Monitor logs in Linux using Tail

find /var/log -type f -exec file {} \; | grep 'text' | cut -d' ' -f1 | sed -e's/:$//g' | grep -v '[0-9]$' | xargs tail -f
Works in Ubuntu, I hope it will work on all Linux machines. For Unixes, tail should be capable of handling more than one file with '-f' option. This command line simply take log files which are text files, and not ending with a number, and it will continuously monitor those files. Putting one alias in .profile will be more useful.

6
By: mohan43u
2009-06-03 09:47:08

What Others Think

I've always wondered if I could tail more than one file. Can you break down each command and say what exactly is going on here?
Scott · 493 weeks and 5 days ago
In the long term, if you find this kind of consolidated log useful, consider changing your log settings to give you that in the first place.
citybadger · 493 weeks and 5 days ago
@Scott find is a generic tool for searching a path for files that match rules you specify and then possibly taking action. Here we are finding normal files (not directories) in /var/log (where log files live) and running 'file' on each of them which spits out the filename along with a description of file's guess as to each filetype. The grep|cut|set|grep combo just filters the text down to the filenames of actual text files, and, and then the xargs part just runs one instance of tail on all the resulting filenames. If you're on a unix system, you could test this on your system. To see the effect of each command just start with the 'find' part and then start tacking on the succeeding piped commands one by one. Don't forget to check the man pages too: 'man find', 'man file', etc.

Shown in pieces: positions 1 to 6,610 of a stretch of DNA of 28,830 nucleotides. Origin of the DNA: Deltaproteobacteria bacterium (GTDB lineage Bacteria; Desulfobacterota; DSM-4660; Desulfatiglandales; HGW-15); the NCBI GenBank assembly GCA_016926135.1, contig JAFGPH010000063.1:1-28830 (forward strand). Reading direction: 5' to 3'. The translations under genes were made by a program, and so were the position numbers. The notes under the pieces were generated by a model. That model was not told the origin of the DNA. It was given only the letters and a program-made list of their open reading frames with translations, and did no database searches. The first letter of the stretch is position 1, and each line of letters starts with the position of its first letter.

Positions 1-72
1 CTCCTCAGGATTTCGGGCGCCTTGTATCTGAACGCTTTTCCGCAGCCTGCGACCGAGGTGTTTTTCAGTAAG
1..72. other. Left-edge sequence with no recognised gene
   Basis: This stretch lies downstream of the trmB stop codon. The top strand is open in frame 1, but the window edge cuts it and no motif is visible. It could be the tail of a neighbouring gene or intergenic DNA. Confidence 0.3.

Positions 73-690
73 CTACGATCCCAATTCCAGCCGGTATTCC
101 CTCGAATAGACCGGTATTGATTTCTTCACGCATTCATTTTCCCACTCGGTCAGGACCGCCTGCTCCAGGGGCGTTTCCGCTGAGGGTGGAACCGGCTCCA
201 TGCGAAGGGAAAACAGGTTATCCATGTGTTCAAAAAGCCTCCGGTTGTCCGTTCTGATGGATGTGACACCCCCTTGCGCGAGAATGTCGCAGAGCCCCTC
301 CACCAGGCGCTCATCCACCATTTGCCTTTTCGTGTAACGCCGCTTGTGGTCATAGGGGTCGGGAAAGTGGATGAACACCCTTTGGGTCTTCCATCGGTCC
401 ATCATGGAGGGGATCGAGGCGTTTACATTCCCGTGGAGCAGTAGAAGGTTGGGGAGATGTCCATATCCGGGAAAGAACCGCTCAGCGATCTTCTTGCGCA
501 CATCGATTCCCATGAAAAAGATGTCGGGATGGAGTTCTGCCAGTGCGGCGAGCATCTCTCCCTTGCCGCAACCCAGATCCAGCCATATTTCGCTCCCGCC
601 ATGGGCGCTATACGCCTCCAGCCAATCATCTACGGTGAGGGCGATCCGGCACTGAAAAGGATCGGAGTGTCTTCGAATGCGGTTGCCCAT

bwoodacre · 493 weeks and 5 days ago
@bwoodacre, thanks for the explanation, I should have explained at first. I'll be happy if someone says, "Hey, its monitoring my ssh logs, apache logs, php logs, mysql logs etc.,". I didn't install them in my old machine.
mohan43u · 493 weeks and 4 days ago
Very neat command, I like it :) Thanks.
Weboide · 493 weeks and 4 days ago
You can also replace tail with inotail which will reduce the load. (because inotail uses inotify which is a kernel feature to get notified of file changes)
Weboide · 493 weeks and 4 days ago
grep, cut. sed and then grep again. Why not just sed? find /var/log -type f -exec file {} \; | sed -n '/text/ s/[^0-9]:.*//p' | xargs tail -f
unixmonkey8119 · 373 weeks ago

What do you think?

Any thoughts on this command? Does it work on your machine? Can you do the same thing with only 14 characters?

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